Bill had me do the takeoff (he’s following me on the controls through all of this work) and that felt good. Not that I performed well, there were no directional upsets I needed to correct, simply that it felt good. Applying full power, hearing the engine spin up, feeling the tail start flying, accelerating quickly to takeoff and then climbing like a rocket just plain feels really, really good.

We climbed up to 7500′ and did another “rudder walk”. I want to write about this in a little more detail but suffice it to say I’m still chasing it but getting better, marginally. Afterward we headed back to Annapolis where we planned I would fly to final and Bill would take it from there, (Lee is a short, narrow field) and then have me taxi back to the hangar. (As I’m sure is true of any instructor, I can only imagine how painful it must be for Bill watching me stagger through a new skill like S-turning on the narrow taxiways.)



It was only 1.3 hours of instruction but, even with a 10-minute break while fueling in Cambridge, I was completely wrung out…sweaty and tired. Both mentally and physically. (Yes, I’m pretty sure I was mentally sweaty.) Eventually I will learn to relax into all the new sensations and my workload will reduce as my skills improve. For now though, I’m sure I’ll continue to experience an odd combination of two conflicting needs: desire to fly the Pitts all day long everyday, and the need to rest and absorb what I’ve learned.

It’s amazing to me how satisfying this airplane is. It feels right. By contrast a Cessna 172 feels like running through knee-deep mud. 2.3 hours in the Pitts and I’m completely sucked in. Obsessed. Addicted. Already worried about what happens when I’m not flying it anymore. So much so that I’m consciously avoiding thinking about any possibility of continuing to train with Bill after the tailwheel endorsement. I’ll try to find a taildragger to rent for the time being and let my obsession moderate. Maybe when I can think clearly again I’ll look into the realities of what it would take to continue chasing the dream of aerobatics in the Pitts.

At the same time I also can’t wait until my next lesson on the 18th!


I flew with Bill Finagin today in his Pitts S-2C.

I don’t often use “OMG” in my communication. It’s a kinda pithy, overly trendy exclamation usually befitting situations in which we’re otherwise speechless. I’m often not speaking but I’m rarely speechless. Today I’m speechless.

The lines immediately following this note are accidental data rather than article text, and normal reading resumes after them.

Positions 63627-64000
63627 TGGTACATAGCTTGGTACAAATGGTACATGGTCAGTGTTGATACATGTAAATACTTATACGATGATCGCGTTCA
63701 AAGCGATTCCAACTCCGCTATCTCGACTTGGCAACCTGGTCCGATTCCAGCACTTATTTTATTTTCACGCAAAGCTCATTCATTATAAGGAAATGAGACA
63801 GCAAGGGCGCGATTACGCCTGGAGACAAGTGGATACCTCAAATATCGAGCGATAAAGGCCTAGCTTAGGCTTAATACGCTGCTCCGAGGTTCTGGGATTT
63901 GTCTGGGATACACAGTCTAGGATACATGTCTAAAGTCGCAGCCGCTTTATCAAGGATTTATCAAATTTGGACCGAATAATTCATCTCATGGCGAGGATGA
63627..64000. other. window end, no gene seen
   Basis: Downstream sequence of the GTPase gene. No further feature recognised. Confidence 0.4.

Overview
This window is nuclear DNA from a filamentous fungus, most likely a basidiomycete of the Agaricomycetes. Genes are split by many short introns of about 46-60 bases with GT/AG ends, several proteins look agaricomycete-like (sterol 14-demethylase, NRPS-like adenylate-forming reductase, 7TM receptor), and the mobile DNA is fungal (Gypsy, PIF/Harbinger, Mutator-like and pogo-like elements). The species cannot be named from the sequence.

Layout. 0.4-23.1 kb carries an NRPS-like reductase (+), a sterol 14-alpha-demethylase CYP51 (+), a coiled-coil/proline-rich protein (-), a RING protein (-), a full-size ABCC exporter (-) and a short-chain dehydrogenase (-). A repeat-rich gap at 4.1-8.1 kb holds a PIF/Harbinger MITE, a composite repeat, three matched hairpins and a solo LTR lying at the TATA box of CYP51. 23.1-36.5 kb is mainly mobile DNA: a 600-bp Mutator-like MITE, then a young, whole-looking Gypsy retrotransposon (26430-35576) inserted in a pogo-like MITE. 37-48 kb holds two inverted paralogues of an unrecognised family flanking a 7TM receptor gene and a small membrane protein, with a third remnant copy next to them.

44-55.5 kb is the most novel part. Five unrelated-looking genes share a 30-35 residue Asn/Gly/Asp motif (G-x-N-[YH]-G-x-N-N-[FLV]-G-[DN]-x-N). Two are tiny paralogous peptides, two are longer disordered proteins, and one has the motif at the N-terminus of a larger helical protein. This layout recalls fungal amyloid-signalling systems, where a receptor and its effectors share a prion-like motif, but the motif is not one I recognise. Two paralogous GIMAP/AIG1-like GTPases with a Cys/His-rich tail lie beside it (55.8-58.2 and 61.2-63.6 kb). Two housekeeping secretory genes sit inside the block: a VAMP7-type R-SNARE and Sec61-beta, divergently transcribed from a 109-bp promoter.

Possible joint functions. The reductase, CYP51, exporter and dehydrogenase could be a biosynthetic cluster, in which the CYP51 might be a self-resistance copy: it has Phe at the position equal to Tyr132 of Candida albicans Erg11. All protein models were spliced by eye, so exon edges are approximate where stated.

Bill Finagin’s Pitts S-2C – N390BF

It wasn’t even a very aerobatic lesson, but it was transformative. Awesome, truly, in the non-colloquial use of the word.

I’m technically not doing aerobatic training right now, rather working on my tailwheel endorsement. But having the opportunity to do it in the Pitts with Bill (a Pitts expert and aerobatic legend) was way too much opportunity to pass up. (We live .6nm from the field, right under his base leg for runway 12 at Lee Airport.) He did a nice and simple briefing on the very basics of the physics to get me started. Then we went over the Bay, working north of Easton’s airspace, and climbed to 7500′. He showed me the basic pitch and bank visual references, rudder coordination drills (the rudder walk…more on this humbling, fascinating drill later), loops, hammerhead turn, and all the associated references. We did two touch-and-go’s at Easton to introduce the landing cues then headed back to Annapolis where he covered the pattern, approach, and landing again.

I’m so screwed. I think I need to earn enough to own a Pitts and fly/teach/compete aerobatics. This could be both the best week of my life and the worst. I am so screwed.

…and I’m doing it again tomorrow!

ChesapeakeMan Ride – 112 miles!

We did it and had fun doing it! This is my longest ride ever. Next time I hope to be more ready, but finishing was the goal.

Everyone on our two relay teams finished their legs in good shape. The swimmers, my wife Emily and our friend Ashley (girlfriend of our marathoner, Wallace), are seriously hard core. The sea nettles were out in force in the Choptank River this year. They swam through the nettle goo for over an hour. You guys rock! After that performance, there was no way I was NOT going to finish my piddly little bike leg!

While they went off to shower, nap, lunch, nap, get lemonades, and wait some more Greg and I pedaled. He finished strong in 6hrs 20min despite taking a tumble at mile 52 that left his elbow and shoulder with less skin and more blood than when he started. (Who’s hard core?) I finished in 6hrs 55min and was ready to get off the bike. The wind was out in force, as usual in the Blackwater National Wildlife Refuge, and I was very thankful the last ten miles were downwind. My legs and hips were tired, in fact I’ve never felt so fried, but the hardest part was the neck and shoulders. A lot of fidgeting kept me going most of the time, but the last twenty miles there was no such thing as any kind of comfortable position.

Wallace and Dan finished healthily despite running the last 90 minutes or more in the rain and the dark. You guys rock!

Greg already wants to do the full Ultra distance next year. I’m going to reserve judgement until I’m sure my decision isn’t endorphin-driven.

40 miles with Tim & Andréa

Andréa had the good idea to ride to Chesapeake Beach, she’s ridden down once before, but we didn’t want to do the 60 miles it would be from my house. We met in Galesville (the little parking lot next to Pirate’s Cove is a great launching point) and rode down. I expected flatter but the hills along the coast give some good views of the Bay. We stopped and had coffee in North Beach. It’s a nice ride and the roads are mostly low-volume and comfortable. We only got one screamer and one close swerver. I felt pretty good and it was a great day to be riding.